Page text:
Critical shortage prompts call for blood donations

The American Red Cross is facing a critical blood shortage and is issuing an emergency call for eligible blood and platelet donors of all blood types to give now and help save lives.

Blood donations have fallen short of expectations for the past two months, resulting in about 61,000 fewer donations than needed and causing a significant draw down of the Red Cross blood supply. The shortfall is the equivalent of the Red Cross not collecting any blood donations for more than four days.

Blood drives will be held locally from 11:30 a.m. to 4:30 p.m. Friday at St. Paul Lutheran Church, 201 E. Wall St., Bowler; 12-5 p.m. July 25 at Gresham High School, 501 Schabow Road, Gresham; 11:30 a.m. to 5:30 p.m. July 26 at the American Legion Hall, 135 N. St. Augustine, Pulaski; and 12-5:30 p.m. July 31 at Gillett Area Ambulance, 225 W. Park St., Gillett.


Survey shows cavalier attitude toward distracted driving

We all need to consider giving ourselves a digital sabbatical while driving our cars.

The National Safety Council recently published the results of its Driver Safety Public Opinion Poll. These survey results are part of the AAA Foundation’s annual Traffic Safety Culture Index, which identifies attitudes and behaviors related to traffic safety. The survey data is from a sample of 2,511 licensed drivers ages 16 and older who reported driving in the past 30 days. The AAA Foundation issued its first Index in 2008; the latest report is online at

The survey of 2,511 drivers from Aug. 25 through Sept. 6 found the following:

• Drivers ages 19-24 acknowledged typing or sending a text or email while driving at nearly twice the rate of other drivers (59.3 percent to 31.4 percent).


Church selling fireworks as mission fundraiser

Leader Photo by Greg Mellis Hope Community Church members Ken Witt, Kevin Rudie, Fritz Eckstrom and Colin Ewing work inside the TNT Fireworks tent outside the Walmart store, 1244 E. Green Bay St., Shawano.

Leader Photo by Greg Mellis With a wide variety of fireworks on sale, 20 percent of all proceeds go to Hope Community Church from a fireworks stan

If you are blowing off fireworks this Fourth of July season, here is your chance to blow them off for a good cause.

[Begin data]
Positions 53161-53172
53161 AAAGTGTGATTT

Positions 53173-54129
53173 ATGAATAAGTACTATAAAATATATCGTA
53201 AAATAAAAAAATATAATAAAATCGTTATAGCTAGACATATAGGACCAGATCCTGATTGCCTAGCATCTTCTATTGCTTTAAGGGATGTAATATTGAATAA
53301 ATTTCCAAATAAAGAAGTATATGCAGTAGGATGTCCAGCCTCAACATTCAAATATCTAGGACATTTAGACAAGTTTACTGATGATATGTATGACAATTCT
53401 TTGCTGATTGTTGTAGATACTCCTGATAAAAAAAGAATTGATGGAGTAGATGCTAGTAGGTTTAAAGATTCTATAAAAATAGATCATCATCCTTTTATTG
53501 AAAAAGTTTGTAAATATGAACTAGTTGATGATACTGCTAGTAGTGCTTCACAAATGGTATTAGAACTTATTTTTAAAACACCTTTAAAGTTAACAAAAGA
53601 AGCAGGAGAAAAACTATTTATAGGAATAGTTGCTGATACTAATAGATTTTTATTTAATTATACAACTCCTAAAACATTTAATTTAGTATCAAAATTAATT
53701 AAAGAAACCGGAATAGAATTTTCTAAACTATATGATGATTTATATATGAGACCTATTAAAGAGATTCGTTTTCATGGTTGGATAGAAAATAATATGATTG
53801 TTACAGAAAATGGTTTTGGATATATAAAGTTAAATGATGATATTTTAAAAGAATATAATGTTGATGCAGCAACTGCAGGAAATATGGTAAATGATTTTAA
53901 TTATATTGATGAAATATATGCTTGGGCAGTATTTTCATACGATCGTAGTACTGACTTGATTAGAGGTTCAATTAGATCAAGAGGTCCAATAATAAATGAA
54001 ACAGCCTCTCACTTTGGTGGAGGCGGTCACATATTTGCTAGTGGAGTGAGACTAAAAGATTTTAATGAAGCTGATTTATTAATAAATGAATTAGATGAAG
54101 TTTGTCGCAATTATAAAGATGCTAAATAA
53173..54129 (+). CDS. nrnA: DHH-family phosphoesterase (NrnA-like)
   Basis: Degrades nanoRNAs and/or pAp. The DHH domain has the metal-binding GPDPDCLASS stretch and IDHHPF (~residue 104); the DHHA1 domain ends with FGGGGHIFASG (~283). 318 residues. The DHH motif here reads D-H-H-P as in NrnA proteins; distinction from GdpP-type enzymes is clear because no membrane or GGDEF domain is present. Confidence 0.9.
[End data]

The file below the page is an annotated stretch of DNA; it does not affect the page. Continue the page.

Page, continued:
Hope Community Church is operating a fireworks stand in the parking lot outside Walmart, 1244 E. Green Bay St., Shawano, to raise funds for its overseas missionary work.

The church hopes to raise $4,000 or $5,000 to pay for missionary trips to Haiti and the Philippines.

With 20 percent of all proceeds going to the church, members of the church will be volunteering at the fireworks stand from 9 a.m. to 9 p.m. daily through the Fourth of July, except Sunday, when it will be open from 12-9 p.m.

TNT Fireworks agreed to the arrangement, which is a first for Hope Community Church and its Hope World Missions outreach.

“It was something new for us,” church member Dusty Martzke said. “But I would say it was a really good idea.”


Air show returning for fireworks event

Contributed Photo Stunt pilot Dave Scott uses a customized biplane to perform aerial acrobatics, and has competed at air shows regionally and nationally.

Spectators at this year’s Shawano Fireworks Show will get an eyeful even before the pyrotechnics begin.

Stunt pilot Dave Scott will thrill the crowd Monday night at Shawano Municipal Airport with an exhibition of aerobatic twists and turns in his airplane, including smoke trails.

Scott is scheduled to perform at 8:20 p.m. above the airport, weather permitting.

It will be the third year he performs at the Shawano holiday event, but the first in which he will be able to deliver a crowd favorite — a low-flying pass that is perfect for photographs or close-up viewing.

“It’s a nice accent at the end of the show,” he said.

Based in Shawano, Scott performs in his customized biplane in a style that he describes as “rhythmically crisp,” with moves that combine continuous action with precision and variety.


Fourth of July Schedule

Saturday, July 1

Cloverleaf Lakes Kiddie Parade: Cloverleaf Lake Chain, town of Belle Plaine. Parade at 10 a.m. at boat launch, pontoon parade at 6:30 p.m. on Pine and Grass lakes. 920-823-9151.

Gresham Family Fun Day: Parade 11 a.m. Games, vendors, bike giveaways, food and more at Veterans Memorial Park. Fireworks at dusk.

Sunday, July 2

Bonduel Civic Association Car Show: Cedar Park, Bonduel. 8 a.m. to 3 p.m.

Shawano Ski Sharks Show: Smalley Park, Shawano. 6-8 p.m.

Music in the Park: Memorial Park, Shawano. 6:30-8:30 p.m. Good Neighbors Band.

Monday, July 3

Birnamwood Fireworks: Birnamwood Ballpark. Park opens at 5 p.m., music by The Ponyman Band at 8 p.m., fireworks at dusk.

Clintonville Fireworks: W.A. Olen Athletic Field, Clintonville. 6-11 p.m. Food and music.


Nonprofit Profile